Steaking your claim — meat terminology for dummies

Lucy Nieboer

Ever taken a date to a fancy shmancy restaurant? Your grand gesture to show how much you like them/how much you're willing to spend on them is nice and all, but what happens when the waiter asks you how you'd like your steak and you say,"umm….cooked?" Show's over, Romeo. No self-respecting foodie would ever get down with anyone who thinks Kobe is just a guy who plays for the Lakers. To protect you from further embarrassment take a look at our quick CliffNotes version of everything there is to know about ordering a steak. 

Rare – The least done of all the options. The middle of your steak should be slightly warm and totes red. 

Medium Rare – Playing fast and loose with both medium AND rare, in this option you get the firmer outside of steak that has been cooked longer, but still get the slick, salty tang of a middle that isn't quite cooked through. It should be slightly red in the middle, with a wide circle of pink. 

Medium – This steak should be completely pink in the middle with no traces of red. 

Medium Well – Unless you want your date to think you're boring and lame, don't get your dinner prepared past medium well. Part of enjoying such a rich (and EXPENSIVE) piece of meat is oh you know, getting to taste the meat's flavor. The more you cook it, the more you lose that distinct "steakiness."

Well – Food-industry-rumor-mill has it that if you order your beef this way, it is abandoned on the grill and charred to the max. Choosing this style of steak can be seen as an insult to the chef because anyone can overcook a piece of meat until it is a rubbery piece of brown leather, but it takes a skilled professional to keep things tender and juicy up in Steakland.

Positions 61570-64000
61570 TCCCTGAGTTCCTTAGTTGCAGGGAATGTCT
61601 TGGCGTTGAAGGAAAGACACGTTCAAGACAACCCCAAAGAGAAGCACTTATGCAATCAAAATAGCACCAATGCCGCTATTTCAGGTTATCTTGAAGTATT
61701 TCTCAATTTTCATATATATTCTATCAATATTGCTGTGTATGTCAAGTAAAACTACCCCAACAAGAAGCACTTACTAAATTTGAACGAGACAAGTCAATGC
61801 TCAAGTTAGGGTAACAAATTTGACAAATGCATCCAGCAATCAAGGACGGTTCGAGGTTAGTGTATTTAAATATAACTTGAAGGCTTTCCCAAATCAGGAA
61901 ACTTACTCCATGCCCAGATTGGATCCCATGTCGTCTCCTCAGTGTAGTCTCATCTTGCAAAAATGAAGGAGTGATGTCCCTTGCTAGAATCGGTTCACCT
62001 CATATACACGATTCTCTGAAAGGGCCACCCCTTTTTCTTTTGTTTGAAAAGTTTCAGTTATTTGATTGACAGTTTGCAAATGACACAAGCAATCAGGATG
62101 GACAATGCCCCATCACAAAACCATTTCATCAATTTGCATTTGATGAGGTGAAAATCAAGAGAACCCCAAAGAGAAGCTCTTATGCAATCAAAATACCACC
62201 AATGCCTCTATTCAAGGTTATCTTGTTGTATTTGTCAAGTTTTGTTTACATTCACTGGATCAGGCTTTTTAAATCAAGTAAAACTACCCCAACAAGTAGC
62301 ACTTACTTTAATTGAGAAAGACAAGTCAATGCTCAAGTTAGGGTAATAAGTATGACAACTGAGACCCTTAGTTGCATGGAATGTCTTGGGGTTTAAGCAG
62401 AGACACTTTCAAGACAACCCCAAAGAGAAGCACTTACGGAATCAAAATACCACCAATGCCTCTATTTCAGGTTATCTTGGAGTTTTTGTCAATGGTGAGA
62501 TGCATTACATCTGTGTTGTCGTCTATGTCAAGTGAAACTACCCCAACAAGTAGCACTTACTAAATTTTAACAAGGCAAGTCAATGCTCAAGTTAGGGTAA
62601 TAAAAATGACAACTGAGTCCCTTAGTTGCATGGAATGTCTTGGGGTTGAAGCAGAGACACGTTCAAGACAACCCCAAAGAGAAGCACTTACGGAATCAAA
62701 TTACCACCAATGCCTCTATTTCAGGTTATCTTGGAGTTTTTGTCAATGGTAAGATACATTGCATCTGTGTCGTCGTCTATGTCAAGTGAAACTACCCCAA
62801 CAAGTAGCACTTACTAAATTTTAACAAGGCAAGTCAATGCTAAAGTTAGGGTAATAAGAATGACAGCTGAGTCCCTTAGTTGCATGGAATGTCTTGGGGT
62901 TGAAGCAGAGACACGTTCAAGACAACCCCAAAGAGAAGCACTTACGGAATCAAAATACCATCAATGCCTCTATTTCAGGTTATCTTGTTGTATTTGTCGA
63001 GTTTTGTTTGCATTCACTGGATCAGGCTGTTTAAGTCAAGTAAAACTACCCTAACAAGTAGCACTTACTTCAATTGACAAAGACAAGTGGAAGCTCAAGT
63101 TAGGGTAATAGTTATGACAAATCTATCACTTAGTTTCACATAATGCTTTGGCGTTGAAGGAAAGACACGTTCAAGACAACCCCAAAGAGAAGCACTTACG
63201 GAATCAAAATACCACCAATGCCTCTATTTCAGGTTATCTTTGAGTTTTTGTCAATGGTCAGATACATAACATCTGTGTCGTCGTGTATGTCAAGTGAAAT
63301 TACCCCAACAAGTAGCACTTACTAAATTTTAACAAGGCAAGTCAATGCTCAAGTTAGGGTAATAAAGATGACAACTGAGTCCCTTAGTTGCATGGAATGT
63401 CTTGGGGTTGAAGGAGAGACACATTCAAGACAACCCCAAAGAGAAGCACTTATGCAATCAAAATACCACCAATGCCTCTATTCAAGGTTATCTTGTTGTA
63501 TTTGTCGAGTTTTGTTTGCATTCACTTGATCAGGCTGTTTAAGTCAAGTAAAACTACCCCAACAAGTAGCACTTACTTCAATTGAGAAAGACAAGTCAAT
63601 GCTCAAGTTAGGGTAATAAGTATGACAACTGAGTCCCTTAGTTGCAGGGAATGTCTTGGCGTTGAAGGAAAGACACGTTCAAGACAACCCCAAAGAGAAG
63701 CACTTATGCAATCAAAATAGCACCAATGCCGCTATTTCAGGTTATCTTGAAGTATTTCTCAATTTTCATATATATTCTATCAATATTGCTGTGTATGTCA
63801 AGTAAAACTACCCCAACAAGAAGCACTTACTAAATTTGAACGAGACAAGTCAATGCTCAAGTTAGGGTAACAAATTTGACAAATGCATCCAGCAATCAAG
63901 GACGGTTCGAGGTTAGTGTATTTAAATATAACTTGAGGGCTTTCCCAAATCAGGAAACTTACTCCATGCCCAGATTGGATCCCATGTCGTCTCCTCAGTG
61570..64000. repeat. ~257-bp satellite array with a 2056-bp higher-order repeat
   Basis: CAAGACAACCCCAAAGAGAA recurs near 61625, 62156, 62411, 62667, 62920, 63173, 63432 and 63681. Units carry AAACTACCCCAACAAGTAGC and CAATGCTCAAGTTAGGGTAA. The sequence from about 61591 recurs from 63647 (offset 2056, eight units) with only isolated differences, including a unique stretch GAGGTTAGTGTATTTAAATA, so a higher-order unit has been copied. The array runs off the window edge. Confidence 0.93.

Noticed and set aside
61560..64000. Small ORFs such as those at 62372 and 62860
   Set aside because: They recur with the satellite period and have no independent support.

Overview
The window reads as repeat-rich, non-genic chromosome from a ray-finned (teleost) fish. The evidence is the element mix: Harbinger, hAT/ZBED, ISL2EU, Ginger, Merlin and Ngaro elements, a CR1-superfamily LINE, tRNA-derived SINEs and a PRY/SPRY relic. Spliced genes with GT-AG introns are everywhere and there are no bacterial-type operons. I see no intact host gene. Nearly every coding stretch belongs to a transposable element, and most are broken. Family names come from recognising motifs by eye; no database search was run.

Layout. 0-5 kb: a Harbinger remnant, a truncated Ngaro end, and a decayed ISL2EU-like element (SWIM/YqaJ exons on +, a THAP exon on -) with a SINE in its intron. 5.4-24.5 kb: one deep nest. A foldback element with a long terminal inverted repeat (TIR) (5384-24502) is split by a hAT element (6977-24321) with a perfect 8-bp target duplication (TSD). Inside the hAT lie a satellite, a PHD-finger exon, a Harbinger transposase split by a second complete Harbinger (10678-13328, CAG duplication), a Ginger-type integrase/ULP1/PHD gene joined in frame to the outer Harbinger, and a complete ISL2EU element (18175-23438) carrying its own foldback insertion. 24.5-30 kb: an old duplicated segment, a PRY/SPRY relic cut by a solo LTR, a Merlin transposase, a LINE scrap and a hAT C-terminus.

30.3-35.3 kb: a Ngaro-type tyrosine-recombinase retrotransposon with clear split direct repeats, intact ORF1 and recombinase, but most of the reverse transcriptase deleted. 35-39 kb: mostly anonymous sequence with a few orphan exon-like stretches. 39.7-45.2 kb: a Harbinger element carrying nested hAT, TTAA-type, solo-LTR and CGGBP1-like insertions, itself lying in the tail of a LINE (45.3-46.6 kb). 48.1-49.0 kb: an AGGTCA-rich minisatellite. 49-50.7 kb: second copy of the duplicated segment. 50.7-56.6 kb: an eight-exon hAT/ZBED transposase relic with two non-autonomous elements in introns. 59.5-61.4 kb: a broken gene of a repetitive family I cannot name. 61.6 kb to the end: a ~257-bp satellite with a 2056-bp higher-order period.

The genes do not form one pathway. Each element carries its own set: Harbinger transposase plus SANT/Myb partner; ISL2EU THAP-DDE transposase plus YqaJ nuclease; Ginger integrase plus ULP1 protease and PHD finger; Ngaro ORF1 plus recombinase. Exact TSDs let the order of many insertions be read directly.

Filet Mignon – Typically the most expensive cut of the cow, Filet Mignon refers to the part of the tenderloin furthest in the middle of the cow. Because this part of muscle does little work when the cow is alive, it is the most tender. It is a very lean cut, so it lacks flavor that fattier pieces might have.

T-Bone a.k.a.. Porterhouse – In this huge slab of beef you get the best of both worlds. The t-shaped bone in the middle has a strip steak on one side, and a small tenderloin on the other. 

New York Strip – A juicy strip of fat on one side keeps this steak moist and flavorful. If fattiness isn't your flavor game you can easily avoid it and just saw off the delicious lean meat on the other side. 

Sirloin – Probably your best bet price wise, sirloin tends to be less tender than other cuts, but if prepared properly it can be just as delicious as a more expensive choice. 

Rib-eye – The fattiest cut, but a favorite to many, the rib-eye is juicy and has great flavor.